Listening to the two sides of this discussion I’m pushed to try to understand what is going wrong. I have in the past argued the same sorts of clearly empirical facts as Aslan presents:

fightingwords

  • 1.5 billion Muslims cannot be all painted with the same brush — terrorism and violence, female genital mutilation, denying women’s rights such as not allowing them to drive — since Muslim countries like Turkey and Indonesia cannot be compared with Saudi Arabia and Somalia.
  • Muslim majority countries have elected seven women heads of states.
  • In Christian countries like Eritrea and Ethiopia we find nearly 90% and 75% prevalence of female genital mutilation.
  • Women participate fully in political and educational opportunities in Indonesia, Malaysia, Bangladesh, Turkey, and others.
  • Buddhists massacre Muslims in Myanmar (Burma).

But as we see in the video arguing such facts obviously does not easily persuade. The problems are still seen as Muslim problems.

Others like Jerry only see Resa as “the Great Muslim Apologist”.

After reading Fighting Words: The Origins of Religious Violence by Hector Avalos I have been trying to think through the question afresh. A response by Hector Avalos to one of my posts is pertinent. In response to a crude interpretation of my own Avalos replied as follows. The caps are Avalos’s and the bolding and is mine: read more »


2014-10-02

Updated Who’s Who

by Neil Godfrey

I have updated the Who’s Who of Mythicists page to include brief descriptions of the arguments of each mythicist author in the table.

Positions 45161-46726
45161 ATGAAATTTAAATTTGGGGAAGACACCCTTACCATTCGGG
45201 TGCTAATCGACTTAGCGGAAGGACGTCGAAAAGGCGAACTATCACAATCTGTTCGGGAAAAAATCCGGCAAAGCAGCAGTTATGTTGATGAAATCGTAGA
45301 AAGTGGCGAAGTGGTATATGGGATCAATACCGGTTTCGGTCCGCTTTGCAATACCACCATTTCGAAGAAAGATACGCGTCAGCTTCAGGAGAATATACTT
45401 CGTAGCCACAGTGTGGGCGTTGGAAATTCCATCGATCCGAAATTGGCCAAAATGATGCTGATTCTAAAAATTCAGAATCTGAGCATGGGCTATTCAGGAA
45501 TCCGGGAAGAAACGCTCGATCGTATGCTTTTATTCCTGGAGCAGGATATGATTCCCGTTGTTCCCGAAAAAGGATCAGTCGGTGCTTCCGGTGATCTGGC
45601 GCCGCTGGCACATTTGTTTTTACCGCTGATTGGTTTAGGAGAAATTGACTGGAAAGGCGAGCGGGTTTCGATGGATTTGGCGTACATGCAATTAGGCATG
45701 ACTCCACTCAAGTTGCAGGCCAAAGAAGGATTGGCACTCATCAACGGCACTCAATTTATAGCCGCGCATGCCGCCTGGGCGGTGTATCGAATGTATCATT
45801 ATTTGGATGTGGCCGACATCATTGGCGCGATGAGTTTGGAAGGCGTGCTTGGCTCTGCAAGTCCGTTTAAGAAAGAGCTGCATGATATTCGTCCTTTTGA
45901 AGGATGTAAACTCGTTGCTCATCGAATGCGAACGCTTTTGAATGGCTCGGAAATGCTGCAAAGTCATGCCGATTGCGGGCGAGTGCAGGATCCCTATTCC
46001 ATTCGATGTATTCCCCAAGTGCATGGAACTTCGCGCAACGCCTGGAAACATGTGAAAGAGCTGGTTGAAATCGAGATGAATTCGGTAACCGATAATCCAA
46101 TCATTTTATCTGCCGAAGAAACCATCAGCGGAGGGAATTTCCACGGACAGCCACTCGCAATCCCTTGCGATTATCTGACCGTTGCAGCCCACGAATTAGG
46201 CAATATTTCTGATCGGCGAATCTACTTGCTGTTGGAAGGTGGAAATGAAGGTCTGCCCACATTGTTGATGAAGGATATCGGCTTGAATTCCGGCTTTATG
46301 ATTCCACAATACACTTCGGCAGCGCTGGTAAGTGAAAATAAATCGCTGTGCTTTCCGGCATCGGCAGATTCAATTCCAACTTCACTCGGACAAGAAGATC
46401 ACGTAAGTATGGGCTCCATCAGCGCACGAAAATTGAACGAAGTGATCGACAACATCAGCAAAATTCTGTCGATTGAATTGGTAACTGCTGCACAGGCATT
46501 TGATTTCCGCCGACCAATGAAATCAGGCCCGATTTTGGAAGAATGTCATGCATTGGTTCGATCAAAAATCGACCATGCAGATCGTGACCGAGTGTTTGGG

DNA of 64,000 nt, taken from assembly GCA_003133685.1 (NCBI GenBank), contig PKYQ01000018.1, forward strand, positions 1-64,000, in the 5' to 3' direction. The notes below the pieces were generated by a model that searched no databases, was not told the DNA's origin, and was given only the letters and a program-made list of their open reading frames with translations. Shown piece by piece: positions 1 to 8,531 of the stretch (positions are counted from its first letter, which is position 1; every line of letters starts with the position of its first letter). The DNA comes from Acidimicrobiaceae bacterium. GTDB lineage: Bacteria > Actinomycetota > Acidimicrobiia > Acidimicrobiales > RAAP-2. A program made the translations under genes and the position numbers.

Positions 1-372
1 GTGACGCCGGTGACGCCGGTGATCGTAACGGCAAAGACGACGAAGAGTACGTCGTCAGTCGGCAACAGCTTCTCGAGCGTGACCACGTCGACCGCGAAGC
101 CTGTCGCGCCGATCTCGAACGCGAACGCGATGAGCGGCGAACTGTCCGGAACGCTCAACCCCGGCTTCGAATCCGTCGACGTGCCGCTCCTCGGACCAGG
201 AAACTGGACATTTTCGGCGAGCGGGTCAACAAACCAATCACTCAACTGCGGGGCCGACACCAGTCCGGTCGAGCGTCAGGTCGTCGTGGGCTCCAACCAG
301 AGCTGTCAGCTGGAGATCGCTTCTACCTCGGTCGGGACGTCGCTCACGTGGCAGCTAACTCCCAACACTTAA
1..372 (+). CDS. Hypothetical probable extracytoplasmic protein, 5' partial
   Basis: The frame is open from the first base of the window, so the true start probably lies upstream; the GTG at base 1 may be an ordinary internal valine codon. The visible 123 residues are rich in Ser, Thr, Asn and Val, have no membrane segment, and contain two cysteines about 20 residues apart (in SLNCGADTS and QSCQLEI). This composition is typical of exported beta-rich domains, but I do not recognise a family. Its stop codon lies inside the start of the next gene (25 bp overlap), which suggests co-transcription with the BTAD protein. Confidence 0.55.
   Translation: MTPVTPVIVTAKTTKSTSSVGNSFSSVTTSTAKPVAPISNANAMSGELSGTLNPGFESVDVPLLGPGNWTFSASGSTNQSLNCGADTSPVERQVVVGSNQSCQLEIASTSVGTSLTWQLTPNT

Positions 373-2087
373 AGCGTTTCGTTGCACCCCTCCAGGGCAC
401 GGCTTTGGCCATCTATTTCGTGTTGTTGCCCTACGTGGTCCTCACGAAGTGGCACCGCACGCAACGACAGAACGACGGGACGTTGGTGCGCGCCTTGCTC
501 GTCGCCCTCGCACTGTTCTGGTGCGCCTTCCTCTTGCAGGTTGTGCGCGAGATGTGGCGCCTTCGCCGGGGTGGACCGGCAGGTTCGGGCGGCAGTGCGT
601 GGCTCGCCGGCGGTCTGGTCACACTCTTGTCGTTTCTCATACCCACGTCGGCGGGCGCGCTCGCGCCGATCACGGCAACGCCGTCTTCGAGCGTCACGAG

2014-10-01

Theologians as historians

by Neil Godfrey

Alvar Ellegård (November 12, 1919 – February 8, 2008) was a Swedish scholar and linguist. He was professor of English at the University of Gothenburg, and a member of the academic board of the Swedish National Encyclopedia.

. . .  He also became known outside the field for his work on the conflict between religious dogma and science, and for his promotion of the Jesus myth theory, the idea that Jesus did not exist as an historical figure. His books about religion and science include Darwin and the General Reader (1958), The Myth of Jesus (1992), and Jesus: One Hundred Years Before Christ. A Study in Creative Mythology (1999). (Source: Wikipedia)

He wrote “Theologians as historians”, now available online, published originally in Scandia the year he died, 2008. The article addresses arguments commonly advanced by theologians against the Christ Myth idea but it also has much to say about scholarly resistance to even being willing to debate such a thesis. I quote a few passages here from that section of his article. (Headings and bolding are my own.)

Theologians are not living up to their responsibility

It is fair to say that most present-day theologians also accept that large parts of the Gospel stories are, if not fictional, at least not to be taken at face value as historical accounts. On the other hand, no theologian seems to be able to bring himself to admit that the question of the historicity of Jesus must be judged to be an open one.

It appears to me that the theologians are not living up to their responsibility as scholars when they refuse to discuss the possibility that even the existence of the Jesus of the Gospels can be legitimately called into question. Instead, they tend to dismiss as cranks those who doubt that the Jesus of the Gospels ever existed.

Dogmatism is characteristic . . . under cover of mystifying language

It is natural that different historians come to different conclusions on questions for which our sources are late, scanty or biassed. Thus most historians, though skeptical about king Arthur, avoid being dogmatic about him, whatever the stand they are taking. But dogmatism is characteristic of the theologians’ view of matters which are held to guarantee the historicity of Jesus.